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The Effect of Antipsychotic Treatment on Recurrent Venous Thromboembolic Disease: A Cohort Study

J Clin Psychiatry 2019;80(5):18m12656
10.4088/JCP.18m12656

Background: Venous thromboembolism (VTE) represents a major cause of morbidity and mortality worldwide. Antipsychotic treatment is associated with an increased risk of thromboembolic disease, an effect that seems to be constant across the spectrum of distinct agents. This study sought to delineate the effect of new antipsychotic use on the risk of recurrent thromboembolic events after a first episode of either deep venous thrombosis or pulmonary embolism.

Methods: This cohort study, conducted between January 2010 and June 2017, was based on a prospectively collected database of adult patients with VTE. The main exposure was the new onset of antipsychotic treatment after having a first episode of venous thromboembolic disease. The primary outcome was defined as recurrent VTE, either deep venous thrombosis or pulmonary embolism, during long-term follow-up. The composite of all-cause mortality and recurrent VTE served as the secondary outcome. An inverse probability weighted multivariable Cox proportional hazards model was fitted to adjust for measured confounding and competing risks.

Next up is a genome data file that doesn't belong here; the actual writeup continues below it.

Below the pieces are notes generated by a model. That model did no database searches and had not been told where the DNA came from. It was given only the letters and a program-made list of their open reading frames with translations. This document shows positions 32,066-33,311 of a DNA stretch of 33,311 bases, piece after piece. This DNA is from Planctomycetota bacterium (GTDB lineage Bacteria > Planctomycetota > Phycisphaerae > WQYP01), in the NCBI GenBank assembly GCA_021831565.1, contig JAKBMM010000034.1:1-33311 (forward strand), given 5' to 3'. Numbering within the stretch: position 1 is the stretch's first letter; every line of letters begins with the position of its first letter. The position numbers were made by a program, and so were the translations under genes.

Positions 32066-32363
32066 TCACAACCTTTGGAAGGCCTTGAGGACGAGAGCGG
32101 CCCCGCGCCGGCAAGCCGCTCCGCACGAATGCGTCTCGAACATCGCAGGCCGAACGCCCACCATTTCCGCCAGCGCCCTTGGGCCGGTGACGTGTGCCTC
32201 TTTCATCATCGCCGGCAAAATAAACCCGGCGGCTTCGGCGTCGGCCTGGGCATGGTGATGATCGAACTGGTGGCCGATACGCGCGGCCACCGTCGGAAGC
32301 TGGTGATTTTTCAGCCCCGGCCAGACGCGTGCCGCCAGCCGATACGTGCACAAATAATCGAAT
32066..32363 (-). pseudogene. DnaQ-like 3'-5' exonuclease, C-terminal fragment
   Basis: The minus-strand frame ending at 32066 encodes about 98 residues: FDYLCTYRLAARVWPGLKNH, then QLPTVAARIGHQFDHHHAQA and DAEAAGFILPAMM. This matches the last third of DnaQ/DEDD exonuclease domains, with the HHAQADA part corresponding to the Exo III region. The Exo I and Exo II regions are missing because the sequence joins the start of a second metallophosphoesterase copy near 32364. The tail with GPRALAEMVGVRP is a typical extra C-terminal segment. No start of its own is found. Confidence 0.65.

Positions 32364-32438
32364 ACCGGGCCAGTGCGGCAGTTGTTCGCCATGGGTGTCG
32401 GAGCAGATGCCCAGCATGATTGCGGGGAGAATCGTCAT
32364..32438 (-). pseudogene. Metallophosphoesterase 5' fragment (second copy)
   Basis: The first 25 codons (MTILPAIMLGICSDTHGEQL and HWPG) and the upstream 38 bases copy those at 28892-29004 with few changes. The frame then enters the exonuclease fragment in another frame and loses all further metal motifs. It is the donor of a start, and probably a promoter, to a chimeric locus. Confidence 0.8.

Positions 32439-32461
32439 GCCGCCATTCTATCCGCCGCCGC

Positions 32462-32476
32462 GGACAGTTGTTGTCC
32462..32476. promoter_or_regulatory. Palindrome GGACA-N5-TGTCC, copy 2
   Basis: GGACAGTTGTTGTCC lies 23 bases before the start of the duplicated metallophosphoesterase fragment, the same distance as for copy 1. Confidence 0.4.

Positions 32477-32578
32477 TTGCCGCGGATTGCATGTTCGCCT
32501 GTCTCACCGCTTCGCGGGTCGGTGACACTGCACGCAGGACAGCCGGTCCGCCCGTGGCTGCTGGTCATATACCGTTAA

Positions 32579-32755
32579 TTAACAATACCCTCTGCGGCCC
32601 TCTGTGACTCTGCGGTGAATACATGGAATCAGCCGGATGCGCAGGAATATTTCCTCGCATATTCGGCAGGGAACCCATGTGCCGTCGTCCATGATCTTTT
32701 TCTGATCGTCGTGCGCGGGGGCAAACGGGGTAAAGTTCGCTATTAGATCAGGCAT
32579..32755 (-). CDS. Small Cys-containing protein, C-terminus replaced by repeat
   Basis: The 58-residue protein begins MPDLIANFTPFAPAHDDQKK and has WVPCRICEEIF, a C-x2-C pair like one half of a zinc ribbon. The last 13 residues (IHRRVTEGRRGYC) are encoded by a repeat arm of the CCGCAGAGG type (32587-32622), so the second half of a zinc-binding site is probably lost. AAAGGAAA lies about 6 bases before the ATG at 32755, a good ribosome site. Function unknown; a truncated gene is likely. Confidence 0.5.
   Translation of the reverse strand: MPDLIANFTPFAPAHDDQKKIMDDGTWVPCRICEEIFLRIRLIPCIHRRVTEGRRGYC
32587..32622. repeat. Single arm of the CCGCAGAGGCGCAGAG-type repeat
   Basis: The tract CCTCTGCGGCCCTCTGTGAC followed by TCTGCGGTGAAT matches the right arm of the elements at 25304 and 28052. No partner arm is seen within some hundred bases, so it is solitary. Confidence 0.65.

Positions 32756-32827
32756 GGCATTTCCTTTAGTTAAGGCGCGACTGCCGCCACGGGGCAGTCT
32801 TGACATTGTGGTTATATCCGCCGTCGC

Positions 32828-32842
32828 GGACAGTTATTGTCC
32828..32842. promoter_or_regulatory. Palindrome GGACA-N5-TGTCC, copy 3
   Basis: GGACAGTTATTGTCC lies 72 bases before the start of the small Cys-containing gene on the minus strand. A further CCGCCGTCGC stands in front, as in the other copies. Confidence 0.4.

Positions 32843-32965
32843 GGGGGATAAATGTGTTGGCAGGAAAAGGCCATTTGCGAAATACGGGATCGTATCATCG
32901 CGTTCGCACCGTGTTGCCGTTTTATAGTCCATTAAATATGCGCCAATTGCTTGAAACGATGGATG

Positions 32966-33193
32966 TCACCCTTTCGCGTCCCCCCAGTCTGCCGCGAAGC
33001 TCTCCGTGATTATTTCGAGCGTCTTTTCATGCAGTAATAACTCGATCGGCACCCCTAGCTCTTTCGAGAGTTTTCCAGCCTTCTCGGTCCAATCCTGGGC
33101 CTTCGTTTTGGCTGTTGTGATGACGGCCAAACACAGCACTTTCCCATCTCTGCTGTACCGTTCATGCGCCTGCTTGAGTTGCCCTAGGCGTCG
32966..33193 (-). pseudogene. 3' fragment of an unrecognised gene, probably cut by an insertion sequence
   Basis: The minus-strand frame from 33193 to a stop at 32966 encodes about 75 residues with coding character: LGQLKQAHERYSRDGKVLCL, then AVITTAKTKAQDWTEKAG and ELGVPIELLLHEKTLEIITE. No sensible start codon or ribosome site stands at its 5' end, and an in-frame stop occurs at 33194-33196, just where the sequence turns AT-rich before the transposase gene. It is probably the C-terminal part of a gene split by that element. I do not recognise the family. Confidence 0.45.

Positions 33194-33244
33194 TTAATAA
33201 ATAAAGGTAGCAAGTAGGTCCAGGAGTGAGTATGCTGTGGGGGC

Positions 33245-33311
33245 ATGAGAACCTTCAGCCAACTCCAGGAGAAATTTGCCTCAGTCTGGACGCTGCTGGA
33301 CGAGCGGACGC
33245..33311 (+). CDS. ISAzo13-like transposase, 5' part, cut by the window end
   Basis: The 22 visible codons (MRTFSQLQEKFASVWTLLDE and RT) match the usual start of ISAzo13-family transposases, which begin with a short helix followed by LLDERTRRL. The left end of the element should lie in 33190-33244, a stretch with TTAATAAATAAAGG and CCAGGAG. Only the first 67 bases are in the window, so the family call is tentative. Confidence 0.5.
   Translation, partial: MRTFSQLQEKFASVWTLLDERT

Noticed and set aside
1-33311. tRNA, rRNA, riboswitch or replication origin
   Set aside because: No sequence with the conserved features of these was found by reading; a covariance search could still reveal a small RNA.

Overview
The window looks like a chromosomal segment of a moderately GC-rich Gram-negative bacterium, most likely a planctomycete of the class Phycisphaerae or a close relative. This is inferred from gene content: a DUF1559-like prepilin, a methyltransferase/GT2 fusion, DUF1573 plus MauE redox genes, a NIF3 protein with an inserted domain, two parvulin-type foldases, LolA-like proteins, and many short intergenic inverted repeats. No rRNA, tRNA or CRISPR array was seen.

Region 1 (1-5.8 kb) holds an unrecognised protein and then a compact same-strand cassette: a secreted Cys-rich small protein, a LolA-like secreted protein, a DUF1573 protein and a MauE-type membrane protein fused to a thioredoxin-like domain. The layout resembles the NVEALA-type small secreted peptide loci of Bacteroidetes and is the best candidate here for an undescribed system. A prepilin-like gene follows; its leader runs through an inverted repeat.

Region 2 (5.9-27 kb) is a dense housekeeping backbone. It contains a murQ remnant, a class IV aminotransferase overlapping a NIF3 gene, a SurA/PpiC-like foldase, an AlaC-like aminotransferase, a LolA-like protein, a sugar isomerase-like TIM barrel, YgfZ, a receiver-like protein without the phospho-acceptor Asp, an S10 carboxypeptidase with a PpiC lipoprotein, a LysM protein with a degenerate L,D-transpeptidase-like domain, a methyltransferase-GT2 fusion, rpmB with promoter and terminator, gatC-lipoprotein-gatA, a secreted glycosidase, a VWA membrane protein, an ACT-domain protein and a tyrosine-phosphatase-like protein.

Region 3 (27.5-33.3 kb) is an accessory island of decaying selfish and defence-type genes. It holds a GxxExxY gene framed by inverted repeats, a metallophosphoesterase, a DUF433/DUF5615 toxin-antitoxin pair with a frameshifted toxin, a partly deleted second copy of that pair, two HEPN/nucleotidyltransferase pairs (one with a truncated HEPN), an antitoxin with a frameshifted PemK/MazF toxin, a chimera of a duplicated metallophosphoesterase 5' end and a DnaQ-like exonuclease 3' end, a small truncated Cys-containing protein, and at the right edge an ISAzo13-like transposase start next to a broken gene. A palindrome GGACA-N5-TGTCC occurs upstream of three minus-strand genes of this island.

Results: One thousand one hundred three patients were included in the present analysis, of whom 136 were identified as new users of antipsychotic agents. A total of 67% of patients were currently treated with full-dose anticoagulation at baseline. No association was found between the new use of antipsychotic agents and recurrent VTE during follow-up (adjusted hazard ratio (HR) = 1.08; 95% CI, 0.38–3.08). However, the use of these agents was associated with a 63% increased risk of recurrent VTE or all-cause mortality (adjusted HR = 1.63; 95% CI, 1.26–2.10).

Conclusions: The use of antipsychotic agents among patients with a first episode of VTE and full-dose anticoagulation was not associated with an increased risk of recurrent thromboembolic events. However, antipsychotic treatment was associated with a higher risk of both VTE and all-cause mortality. Further studies are warranted to confirm these findings.